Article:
Uruguayan musician Jorge Drexler is coming back to Miami on November 3 at the James L. Knight Center after being nominated for nine Latin Grammys on his first album in five years, Tinta y Tiempo . Sitting down for an interview, Jorge Drexler takes us into further into his mind.
The beginning of his music career came later than many would expect. Before dropping everything to pursue music at 30, Jorge Drexler had a proud career as a doctor specializing in otolaryngology. “I left all of that for a flat in Madrid with nine other people from Uruguay.” He further elaborates on studying music since he was five and started studying music around 18 for ten years. “It was always there for me. You can do both things.”
While specializing in medicine he was able to support his first two records. Now fully a musician, releasing his 14th studio album, we discuss the recent album, his process, and the challenges around it all.
The album Tinta y Tiempo was the result of a difficult process for Drexler, in the midst of it he has a new team to please, had too many expectations, and his writing process was not working in the lockdown. The pandemic environment took away a crucial element of his personal writing process, the people that surround him. He paints the picture of Sunday home-cooked dinners with his family and friends, he tells me on Sundays when he is surrounded by his loved ones is when he shares his songs. Being on lockdown it was harder to actually finish songs without that human element. “If I knew where good songs came from, I’d go there more often.”
Questioning him on his writing process, he continues by saying “Nothing works, nothing is ever a guarantee, there is no formula for it.” His fourteenth studio album goes over these themes of the permanence of ink and allowing time to do the job, it is all about the master plan, as titled after the opening track. The bigger picture, in the end, is always love.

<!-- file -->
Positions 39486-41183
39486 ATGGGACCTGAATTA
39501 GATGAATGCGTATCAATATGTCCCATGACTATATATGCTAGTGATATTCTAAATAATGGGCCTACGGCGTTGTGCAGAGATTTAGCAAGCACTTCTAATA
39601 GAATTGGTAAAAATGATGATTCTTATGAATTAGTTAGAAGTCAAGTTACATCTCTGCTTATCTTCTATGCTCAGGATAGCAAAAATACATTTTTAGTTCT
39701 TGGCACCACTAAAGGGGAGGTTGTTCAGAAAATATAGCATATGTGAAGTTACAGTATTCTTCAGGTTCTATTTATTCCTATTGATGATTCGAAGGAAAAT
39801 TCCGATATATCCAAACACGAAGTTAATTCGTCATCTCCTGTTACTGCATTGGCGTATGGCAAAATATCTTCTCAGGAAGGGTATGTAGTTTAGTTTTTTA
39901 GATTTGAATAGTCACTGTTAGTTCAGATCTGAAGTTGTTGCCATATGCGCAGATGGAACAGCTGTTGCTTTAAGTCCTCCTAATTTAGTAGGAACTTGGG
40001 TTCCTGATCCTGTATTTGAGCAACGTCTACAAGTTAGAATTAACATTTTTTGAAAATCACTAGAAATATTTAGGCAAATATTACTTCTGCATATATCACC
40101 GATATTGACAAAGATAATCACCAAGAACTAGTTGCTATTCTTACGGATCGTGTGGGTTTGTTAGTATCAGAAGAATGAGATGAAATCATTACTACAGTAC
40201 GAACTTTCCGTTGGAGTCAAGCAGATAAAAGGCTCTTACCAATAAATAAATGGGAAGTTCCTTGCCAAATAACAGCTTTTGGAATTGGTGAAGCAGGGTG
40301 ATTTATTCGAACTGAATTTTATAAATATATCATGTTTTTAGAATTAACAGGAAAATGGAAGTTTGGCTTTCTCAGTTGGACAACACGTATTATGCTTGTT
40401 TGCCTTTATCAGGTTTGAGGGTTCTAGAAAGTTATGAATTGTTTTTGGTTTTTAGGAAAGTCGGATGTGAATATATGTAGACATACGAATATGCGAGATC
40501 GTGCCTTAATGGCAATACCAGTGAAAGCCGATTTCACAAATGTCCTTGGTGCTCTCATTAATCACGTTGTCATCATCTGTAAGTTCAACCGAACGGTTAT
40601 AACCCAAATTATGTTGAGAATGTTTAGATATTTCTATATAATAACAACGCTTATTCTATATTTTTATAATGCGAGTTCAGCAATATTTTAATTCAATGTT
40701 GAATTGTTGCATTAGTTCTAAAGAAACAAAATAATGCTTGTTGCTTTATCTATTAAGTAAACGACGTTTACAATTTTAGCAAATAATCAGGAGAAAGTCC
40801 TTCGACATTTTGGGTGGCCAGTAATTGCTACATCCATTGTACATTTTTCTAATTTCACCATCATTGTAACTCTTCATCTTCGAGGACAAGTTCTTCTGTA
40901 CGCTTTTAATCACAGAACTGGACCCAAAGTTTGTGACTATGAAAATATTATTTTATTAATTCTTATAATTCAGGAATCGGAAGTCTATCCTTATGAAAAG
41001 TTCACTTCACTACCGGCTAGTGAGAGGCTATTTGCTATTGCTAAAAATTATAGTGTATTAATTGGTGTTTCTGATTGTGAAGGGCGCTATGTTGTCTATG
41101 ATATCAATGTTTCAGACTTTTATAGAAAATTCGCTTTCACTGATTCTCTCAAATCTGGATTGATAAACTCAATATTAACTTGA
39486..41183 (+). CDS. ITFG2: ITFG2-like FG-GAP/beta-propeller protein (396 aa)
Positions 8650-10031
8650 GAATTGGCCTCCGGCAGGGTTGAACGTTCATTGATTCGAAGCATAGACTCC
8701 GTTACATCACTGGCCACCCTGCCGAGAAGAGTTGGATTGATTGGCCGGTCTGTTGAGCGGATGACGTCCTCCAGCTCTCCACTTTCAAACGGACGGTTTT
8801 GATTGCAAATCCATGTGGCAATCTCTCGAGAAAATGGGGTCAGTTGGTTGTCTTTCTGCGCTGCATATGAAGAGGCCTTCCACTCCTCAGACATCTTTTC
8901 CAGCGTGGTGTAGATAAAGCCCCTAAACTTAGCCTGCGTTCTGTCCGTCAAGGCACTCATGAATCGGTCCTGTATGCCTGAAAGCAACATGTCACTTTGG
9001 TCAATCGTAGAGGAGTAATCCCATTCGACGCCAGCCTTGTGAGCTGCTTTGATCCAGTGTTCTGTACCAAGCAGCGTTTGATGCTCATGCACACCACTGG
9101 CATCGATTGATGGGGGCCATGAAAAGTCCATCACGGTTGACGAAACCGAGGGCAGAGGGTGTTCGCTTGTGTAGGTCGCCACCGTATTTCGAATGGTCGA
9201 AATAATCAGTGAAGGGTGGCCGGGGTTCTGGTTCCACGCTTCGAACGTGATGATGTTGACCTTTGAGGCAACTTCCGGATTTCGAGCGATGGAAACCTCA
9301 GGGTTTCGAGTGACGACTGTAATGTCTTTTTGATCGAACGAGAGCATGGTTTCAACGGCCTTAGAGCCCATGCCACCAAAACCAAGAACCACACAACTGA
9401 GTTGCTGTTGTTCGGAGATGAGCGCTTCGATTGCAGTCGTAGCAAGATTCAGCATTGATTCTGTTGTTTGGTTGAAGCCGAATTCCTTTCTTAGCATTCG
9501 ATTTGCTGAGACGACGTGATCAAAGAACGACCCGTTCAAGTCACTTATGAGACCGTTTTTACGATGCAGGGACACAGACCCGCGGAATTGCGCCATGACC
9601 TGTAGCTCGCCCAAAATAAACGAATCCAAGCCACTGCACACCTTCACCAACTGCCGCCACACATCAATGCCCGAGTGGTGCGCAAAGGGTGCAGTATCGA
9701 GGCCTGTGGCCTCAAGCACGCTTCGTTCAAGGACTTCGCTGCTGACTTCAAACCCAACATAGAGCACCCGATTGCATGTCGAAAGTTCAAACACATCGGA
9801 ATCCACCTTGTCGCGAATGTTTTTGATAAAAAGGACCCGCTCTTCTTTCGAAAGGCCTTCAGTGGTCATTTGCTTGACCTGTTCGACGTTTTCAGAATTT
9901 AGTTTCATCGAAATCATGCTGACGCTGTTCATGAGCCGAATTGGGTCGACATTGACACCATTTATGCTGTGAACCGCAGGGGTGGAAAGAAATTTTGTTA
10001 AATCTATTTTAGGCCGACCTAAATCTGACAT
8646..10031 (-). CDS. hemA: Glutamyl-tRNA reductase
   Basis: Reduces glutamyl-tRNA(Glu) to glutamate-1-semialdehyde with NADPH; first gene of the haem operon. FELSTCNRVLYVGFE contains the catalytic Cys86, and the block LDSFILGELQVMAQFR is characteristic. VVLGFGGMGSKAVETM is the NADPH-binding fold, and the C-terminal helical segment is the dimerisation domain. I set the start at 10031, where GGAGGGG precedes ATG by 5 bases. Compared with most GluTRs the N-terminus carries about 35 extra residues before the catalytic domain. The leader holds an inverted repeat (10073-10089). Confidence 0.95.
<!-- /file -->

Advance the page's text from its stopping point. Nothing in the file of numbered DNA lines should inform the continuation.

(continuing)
Receiving 15 awards, and over 55 nominations additionally with nine current nominations, Jorge Drexler is accomplished in medicine and music, he is highly accomplished. Yet when questioned on how he feels about these awards he affirms his celebration and gratefulness but says they are distractions. “I try not to bring awards into the equation, it makes things easy to get distracted.”
We talk back to his Academy Award for “Al Otro Lado del Río”, written for the film The Motorcycle Diaries, and how confusing it was for him. How could an obscure, non-commercial and emotionally connected album about the lowest point of his life won such an award? “I want to make a living with my music, I don’t want all the irrationality of fame, I don’t need that power,” he adds that he hates calling his supporters, fans, “If you want to truly know someone, give them power.” Largely acclaimed and rewarded, we discuss his point of view surrounding failure and success, “failure and success are the same, the death of the artistic process.” He continues, “when you make eye contact with success, you become a statue of yourself.”
Sitting down with Jorge Drexler, his humility and love for his craft is very tangible. An artist who truly cares and has a profound love for what he does. To hear him perform in person and experience the love in his music, join Jorge Drexler at the James L. Knight Center in Miami on Thursday, November 3.